Finding Freelance Writing Jobs: Where to Look and How to Land Them

Oct 24, 2016

Post updated: December 4, 2020

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Your freelance website is up and running. You have a few published samples under your belt that you’re eager to share with prospective clients. You’re excited to finally sit down at your brand new workspace and get rolling on some projects and freelance writing jobs.

But, there’s only one problem: Uhhh… you don’t actually have anything to work on.

Oh, yes. “How the heck do you find work?” is a question I’ve heard echoed from pretty much every new freelance writer who has reached out to me.

And, believe me, I get it. I was paddling that same boat for months. I had everything I needed to get started—except for, ahem, any actual clients or work.

I won’t sugarcoat it: Finding freelance writing jobs (particularly when you’re just getting started!) can be tough. But, with all of the tools, resources, and platforms available today, it’s definitely doable.

So, now you’re left with one big question: How exactly do you do it? Wishing and hoping won’t do the trick, my friends. Let’s dig into some of my favorite, tried and true ways to find freelance writing work.

1. Peruse Job Boards

Let’s start with the most obvious option first, shall we? There are plenty of online job boards that list remote freelance jobs for all sorts of creative professionals—writers included. And, I’ll admit that when I was just getting my freelance career rolling, I relied on job boards shamelessly.

There are tons of them out there, but a few of my favorites are:

RELATED: My Favorite Places to Find Freelance Gigs

How to Successfully Use Job Boards to Land Freelance Writing Jobs

These platforms are great for bringing you all sorts of different opportunities in a super convenient, easy-to-use way. But, guess what… everybody thinks that. There’s going to be a lot of competition applying for those very same open projects.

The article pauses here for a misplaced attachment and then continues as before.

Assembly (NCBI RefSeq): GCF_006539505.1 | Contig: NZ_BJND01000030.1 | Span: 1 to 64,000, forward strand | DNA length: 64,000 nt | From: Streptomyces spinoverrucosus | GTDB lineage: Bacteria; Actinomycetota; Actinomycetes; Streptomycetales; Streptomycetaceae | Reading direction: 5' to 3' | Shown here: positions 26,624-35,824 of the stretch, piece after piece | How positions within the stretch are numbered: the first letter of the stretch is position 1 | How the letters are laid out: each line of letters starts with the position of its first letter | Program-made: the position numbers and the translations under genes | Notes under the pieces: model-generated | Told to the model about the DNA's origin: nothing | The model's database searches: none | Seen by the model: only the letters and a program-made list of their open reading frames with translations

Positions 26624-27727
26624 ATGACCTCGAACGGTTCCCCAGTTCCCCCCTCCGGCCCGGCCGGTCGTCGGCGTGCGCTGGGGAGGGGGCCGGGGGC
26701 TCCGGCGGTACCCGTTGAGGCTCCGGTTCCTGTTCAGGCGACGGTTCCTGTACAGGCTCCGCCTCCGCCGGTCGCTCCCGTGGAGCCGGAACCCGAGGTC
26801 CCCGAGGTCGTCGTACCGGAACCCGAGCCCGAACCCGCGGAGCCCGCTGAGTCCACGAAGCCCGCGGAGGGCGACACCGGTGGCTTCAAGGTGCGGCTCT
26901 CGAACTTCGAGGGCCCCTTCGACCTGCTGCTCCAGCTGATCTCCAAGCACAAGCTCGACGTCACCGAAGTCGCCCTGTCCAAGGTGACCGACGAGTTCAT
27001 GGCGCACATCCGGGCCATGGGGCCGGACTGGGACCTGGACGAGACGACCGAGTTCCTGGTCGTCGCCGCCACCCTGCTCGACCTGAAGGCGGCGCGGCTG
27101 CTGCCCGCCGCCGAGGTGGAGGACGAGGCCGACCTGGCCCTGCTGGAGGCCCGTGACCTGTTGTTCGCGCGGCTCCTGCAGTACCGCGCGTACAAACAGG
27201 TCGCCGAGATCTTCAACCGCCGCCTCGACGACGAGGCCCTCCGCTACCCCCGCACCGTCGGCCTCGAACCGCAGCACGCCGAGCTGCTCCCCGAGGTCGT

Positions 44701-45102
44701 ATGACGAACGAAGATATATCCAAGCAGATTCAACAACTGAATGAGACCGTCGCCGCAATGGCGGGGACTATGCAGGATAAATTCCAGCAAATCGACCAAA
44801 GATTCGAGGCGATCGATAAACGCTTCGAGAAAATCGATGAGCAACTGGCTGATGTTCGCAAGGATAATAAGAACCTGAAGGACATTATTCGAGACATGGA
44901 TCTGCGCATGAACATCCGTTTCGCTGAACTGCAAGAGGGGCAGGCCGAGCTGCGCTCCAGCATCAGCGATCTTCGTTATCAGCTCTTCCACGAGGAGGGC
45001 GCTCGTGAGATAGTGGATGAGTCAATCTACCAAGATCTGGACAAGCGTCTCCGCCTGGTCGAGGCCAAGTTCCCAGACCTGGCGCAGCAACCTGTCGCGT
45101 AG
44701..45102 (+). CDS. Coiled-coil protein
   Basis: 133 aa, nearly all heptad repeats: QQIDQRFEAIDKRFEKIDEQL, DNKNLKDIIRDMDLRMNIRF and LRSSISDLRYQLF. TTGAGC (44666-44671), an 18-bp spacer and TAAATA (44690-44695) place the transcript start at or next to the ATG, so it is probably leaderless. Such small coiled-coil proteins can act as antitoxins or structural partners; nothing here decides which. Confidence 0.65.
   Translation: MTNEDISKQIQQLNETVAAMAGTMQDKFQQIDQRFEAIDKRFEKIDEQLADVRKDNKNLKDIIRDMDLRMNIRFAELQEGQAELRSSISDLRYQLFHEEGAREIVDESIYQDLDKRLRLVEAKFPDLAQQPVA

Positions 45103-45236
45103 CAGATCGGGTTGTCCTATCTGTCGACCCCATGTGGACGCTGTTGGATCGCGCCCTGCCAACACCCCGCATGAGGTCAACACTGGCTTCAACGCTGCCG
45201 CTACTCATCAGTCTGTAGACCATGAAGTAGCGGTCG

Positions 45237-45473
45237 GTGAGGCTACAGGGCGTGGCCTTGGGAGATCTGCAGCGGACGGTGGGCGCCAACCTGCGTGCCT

First things first, it’s important that you follow the application instructions.

If they want a certain number of writing samples, include exactly that many. If they want you to use a specific contact email address to submit your materials, do so. If they want you to stand on your head and sing “Sweet Caroline” at the top of your lungs, you’re going to have to do so (full disclosure: Nobody has ever actually asked me to do that, but now I sort of wish they would).

If you can’t follow basic instructions, you’ll have a tough time staying out of the dreaded “Junk” email folder.

After that? Well, follow-up is key when you’re dealing with the sea of competition that flocks to these online job boards. Put on your detective hat and do some digging to see if you can find a specific person (my favorite place to search is LinkedIn, by finding the company page and then looking through the employees) to check in with.

Of course, you don’t want to cross the line and be obnoxious. But, sending a personalized and friendly follow-up message after a reasonable amount of time is a great way to demonstrate your interest in the opportunity and your engagement in what the company is doing.


2. Search LinkedIn

I’ve sung the praises of LinkedIn time and time again. But, honestly, it deserves all of the ranting and raving. Hands down, it’s been one of my best secret weapons for growing my freelance business.

Spoiler alert: There’s a lot of junk on LinkedIn. But, if you’re willing to filter through the noise, you can find some golden nuggets.

I just touched on how I cyberstalk (it’s strictly professional, of course) companies in order to find a personalized contact. But, using the LinkedIn “Jobs” page can also be a great asset to you.